Scandal that shames the British State

This is one of the many headlines covering the ‘Tainted Blood Scandal’. Our hearts go out to the relatives of the 3,000+ who have died, those still suffering and the abject failure to pay compensation. This is what PM Sunak said:

‘A day of shame for the British State. Sir Brian Longstaff’s report illustrated a decades-long moral failure where the NHS, civil service and politicians failed in the most harrowing and devastating way.’

One day there will be another such report. It will be about the obesity crisis where today, and to mis-quote the PM, “the NHS, Department of Health and Social Care, manufacturers of processed foods and ‘slimming’ drugs and fast- food billionaires” will be held to account for their failure to make a dent in the ghastly statistic that around one third of UK adults are overweight and one third are obese putting their lives in possible danger. This is not the occasion to look at child obesity because it is too much of a horror story.

Why is this happening? It’s because those in charge (the Establishment) – the Monarchy, The House of Lords and 650 Members of Parliament and others – talk the talk but do nothing. They nearly all have private medical facilities. They have little or no idea what it is like trying to get an appointment with a doctor or NHS dentist. ‘The Mail on Sunday’ included the following in an article about MPs taking the drug Ozempic: ‘Most MPs tend to use the same slimming clinic in Harley Street.’ The drug, over and above the consultant’s bill, costs around £200 per month.

Look around you in the High Street, where crowds gather, at the food outlets, in the supermarkets and now on the beaches. Visit an A & E Department. The obesity crisis is manifest and the Establishment’s concern is toothless.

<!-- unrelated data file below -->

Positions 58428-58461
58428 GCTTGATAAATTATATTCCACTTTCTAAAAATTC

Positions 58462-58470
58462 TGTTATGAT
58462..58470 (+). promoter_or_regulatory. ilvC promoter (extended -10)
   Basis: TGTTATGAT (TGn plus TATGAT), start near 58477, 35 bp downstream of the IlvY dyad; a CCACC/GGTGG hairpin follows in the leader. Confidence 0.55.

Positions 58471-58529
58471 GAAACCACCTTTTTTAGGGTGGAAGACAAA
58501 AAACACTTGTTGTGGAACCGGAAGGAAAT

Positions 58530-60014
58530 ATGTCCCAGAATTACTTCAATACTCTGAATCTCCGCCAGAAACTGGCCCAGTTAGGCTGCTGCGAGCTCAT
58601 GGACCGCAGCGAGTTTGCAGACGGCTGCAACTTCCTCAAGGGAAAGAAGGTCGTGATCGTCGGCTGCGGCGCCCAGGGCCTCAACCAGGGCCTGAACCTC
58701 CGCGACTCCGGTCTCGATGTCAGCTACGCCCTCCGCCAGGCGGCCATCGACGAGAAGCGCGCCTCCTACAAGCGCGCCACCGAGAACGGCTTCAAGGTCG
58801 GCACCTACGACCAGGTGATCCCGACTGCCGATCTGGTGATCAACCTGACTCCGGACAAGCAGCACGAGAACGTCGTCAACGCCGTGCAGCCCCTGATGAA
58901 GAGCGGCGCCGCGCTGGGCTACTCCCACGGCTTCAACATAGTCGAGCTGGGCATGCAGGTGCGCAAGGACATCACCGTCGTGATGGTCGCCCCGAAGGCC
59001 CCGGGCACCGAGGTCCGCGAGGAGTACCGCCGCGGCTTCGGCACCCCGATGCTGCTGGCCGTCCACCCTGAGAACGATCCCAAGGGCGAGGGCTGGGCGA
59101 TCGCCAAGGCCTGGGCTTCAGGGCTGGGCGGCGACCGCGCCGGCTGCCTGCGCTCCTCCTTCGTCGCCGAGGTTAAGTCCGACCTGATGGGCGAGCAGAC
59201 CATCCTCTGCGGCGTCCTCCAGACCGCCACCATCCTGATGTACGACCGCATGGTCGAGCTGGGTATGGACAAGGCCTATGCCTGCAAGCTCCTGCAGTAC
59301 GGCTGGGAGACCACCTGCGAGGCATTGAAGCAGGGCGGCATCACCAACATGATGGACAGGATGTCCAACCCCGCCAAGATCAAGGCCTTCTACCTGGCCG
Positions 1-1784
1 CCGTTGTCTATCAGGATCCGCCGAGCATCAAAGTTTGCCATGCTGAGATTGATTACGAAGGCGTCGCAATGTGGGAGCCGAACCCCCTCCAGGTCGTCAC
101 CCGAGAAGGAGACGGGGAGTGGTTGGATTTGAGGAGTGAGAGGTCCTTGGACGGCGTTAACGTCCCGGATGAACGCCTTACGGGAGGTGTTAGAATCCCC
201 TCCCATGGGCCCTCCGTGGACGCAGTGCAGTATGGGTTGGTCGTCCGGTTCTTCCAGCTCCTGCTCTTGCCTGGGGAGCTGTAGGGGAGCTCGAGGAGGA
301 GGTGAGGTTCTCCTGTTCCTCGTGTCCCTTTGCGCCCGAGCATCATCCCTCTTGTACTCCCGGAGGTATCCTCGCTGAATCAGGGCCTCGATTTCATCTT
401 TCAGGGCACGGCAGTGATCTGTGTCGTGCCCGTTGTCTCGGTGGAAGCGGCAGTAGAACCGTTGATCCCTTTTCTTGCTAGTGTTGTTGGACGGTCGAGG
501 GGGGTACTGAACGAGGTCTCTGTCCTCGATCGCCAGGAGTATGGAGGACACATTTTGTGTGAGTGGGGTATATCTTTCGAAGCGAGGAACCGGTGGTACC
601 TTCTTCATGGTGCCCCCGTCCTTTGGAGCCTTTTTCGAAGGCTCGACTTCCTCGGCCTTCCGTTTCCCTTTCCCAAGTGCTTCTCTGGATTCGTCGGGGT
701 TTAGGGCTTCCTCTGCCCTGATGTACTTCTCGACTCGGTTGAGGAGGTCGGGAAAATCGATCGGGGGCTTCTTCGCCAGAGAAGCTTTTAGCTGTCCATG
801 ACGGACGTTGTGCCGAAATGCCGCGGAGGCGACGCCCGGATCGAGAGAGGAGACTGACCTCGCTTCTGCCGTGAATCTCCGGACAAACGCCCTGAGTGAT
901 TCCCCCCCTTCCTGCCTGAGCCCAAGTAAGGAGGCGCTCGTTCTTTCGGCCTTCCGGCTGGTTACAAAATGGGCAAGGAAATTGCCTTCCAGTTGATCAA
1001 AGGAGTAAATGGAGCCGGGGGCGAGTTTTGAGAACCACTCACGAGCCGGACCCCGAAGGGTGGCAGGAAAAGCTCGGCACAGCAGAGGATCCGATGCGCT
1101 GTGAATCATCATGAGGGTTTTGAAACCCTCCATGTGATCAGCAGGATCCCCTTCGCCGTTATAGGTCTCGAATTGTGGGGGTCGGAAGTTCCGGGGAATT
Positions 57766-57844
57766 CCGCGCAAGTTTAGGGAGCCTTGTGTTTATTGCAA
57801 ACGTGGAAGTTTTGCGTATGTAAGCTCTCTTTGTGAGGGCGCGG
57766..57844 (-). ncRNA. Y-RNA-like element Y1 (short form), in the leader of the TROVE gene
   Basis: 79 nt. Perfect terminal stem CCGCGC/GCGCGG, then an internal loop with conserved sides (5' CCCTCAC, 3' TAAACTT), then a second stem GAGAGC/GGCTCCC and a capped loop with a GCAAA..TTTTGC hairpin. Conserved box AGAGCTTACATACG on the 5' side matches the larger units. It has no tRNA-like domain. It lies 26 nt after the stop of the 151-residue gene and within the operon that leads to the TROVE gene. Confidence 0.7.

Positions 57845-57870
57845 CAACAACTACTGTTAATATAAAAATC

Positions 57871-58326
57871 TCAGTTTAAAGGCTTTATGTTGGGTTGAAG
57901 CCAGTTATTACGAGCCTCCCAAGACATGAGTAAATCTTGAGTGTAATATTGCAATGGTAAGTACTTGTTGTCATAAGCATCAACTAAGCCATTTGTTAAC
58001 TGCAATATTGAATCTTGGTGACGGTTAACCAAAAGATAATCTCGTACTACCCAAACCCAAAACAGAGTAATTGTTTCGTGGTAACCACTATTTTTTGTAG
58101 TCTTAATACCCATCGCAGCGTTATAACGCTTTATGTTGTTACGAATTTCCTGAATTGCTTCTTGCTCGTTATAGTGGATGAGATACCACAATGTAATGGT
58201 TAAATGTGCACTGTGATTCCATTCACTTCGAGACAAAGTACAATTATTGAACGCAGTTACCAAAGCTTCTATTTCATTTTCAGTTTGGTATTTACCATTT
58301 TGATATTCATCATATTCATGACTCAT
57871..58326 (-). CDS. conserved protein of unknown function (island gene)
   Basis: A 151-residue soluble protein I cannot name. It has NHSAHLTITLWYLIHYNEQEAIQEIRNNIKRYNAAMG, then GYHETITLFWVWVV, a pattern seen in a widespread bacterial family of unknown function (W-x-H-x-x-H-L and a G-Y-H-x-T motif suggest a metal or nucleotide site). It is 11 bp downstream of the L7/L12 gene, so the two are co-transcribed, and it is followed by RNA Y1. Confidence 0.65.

Our intrepid slimmer Scott is in rather an introspective frame of mind this week:

Scott’s Diary. Monday, 20 May 2024

Holidays and why changing your eating habits or, in other words, your diet, can still work.

I base “saying No” on my daily life style, my routine, in effect my paradigm. I plan what to eat the day before, when to eat, how much to eat, what to drink, what not to drink. This routine of “saying No” works for me.

Going on holiday is different: it is a paradigm shift. You can’t simply transfer the rules you apply at home and expect them to work – the operating agenda is different. If you try you will be disappointed and see yourself as a failure. You have to create a new, but temporary, schedule.

Last week we went with a group of friends to Norway, a total shift in the environment. At home you have a plan, on holiday you fit into the group’s plan.

What happened to Scott on his holiday and did he lose weight? All will be revealed next week.